Yes, you are looking at a picture of an expired coupon. Why, you say? I promise, stick with me for a moment, there’s a moral to the story. You see, last night after dinner, my 7-year-old came into my room and excitedly announced,”Mom, you’re gonna love this!” I said, “What?” He then handed me a small, piece of paper that I unfolded to find a 75/1 coupon for Honey Nut Cheerios. I told him thank you and asked where he found it. He then said, “It was just lying on the floor in my classroom.” (My Lord…I’ve trained him well!:) When I thanked him again, but told him it expired in December he said, “That was a long time ago.” I just laughed.
Yes, when my kids grocery shop with me, they have learned to get pullies/blinkies…I don’t even ask. They also understand that we stick to our list, and don’t usually buy ANYTHING unless it’s on sale and we have a coupon. But, this got me to thinking about an even more important lesson we should all be teaching our kids, and that’s about saving and budgeting.
Kids can see everyday examples of us saving on purchases, whether from the use of coupons, or just snagging a good deal. Saving on expenses and teaching overall life, lessons about money can be more difficult for young kids because the results are less tangible/immediate. However, it’s our job as parents to make this real for them.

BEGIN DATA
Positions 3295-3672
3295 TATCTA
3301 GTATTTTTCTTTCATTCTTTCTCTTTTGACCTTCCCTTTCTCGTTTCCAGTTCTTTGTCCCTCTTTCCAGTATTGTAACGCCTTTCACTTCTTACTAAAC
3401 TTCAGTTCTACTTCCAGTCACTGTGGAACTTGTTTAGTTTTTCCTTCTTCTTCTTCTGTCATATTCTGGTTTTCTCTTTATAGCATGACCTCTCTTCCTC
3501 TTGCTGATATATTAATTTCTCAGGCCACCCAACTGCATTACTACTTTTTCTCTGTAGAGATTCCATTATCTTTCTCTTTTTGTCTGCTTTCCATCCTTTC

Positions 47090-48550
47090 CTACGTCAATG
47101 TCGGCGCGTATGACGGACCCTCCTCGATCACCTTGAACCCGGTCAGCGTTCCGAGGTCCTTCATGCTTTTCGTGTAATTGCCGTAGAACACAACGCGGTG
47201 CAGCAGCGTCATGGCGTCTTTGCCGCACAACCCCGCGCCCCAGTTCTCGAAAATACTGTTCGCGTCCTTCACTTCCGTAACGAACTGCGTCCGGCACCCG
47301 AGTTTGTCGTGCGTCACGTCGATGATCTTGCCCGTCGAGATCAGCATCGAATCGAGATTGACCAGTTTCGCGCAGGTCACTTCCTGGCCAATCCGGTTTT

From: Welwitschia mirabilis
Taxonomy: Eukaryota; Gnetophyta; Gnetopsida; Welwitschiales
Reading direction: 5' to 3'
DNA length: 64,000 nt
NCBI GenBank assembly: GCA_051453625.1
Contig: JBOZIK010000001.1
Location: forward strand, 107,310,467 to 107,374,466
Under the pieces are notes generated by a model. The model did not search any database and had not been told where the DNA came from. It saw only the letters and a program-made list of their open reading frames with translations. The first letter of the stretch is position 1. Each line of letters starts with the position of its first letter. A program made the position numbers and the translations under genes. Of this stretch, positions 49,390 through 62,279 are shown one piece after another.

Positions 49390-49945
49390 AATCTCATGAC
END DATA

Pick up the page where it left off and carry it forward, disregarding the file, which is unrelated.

I’m certainly not claiming to be a guru in this area, but as summer approaches and children get out of school, let’s all make the commitment to teach them a little more about money and budgeting for the future. Whether it’s for that new pair of shoes or even their own college fund, kids can start somewhere. My 11-year-old recently asked me about making money this summer and even came up with his own pitch for neighbors. I was quite proud.
Children should understand it takes money to pay the bills and save for the future, which sometimes means they don’t have to have the latest and greatest and neither do we. Hopefully, this understanding about financial planning, work ethic and sometimes sacrifice, will literally pay off.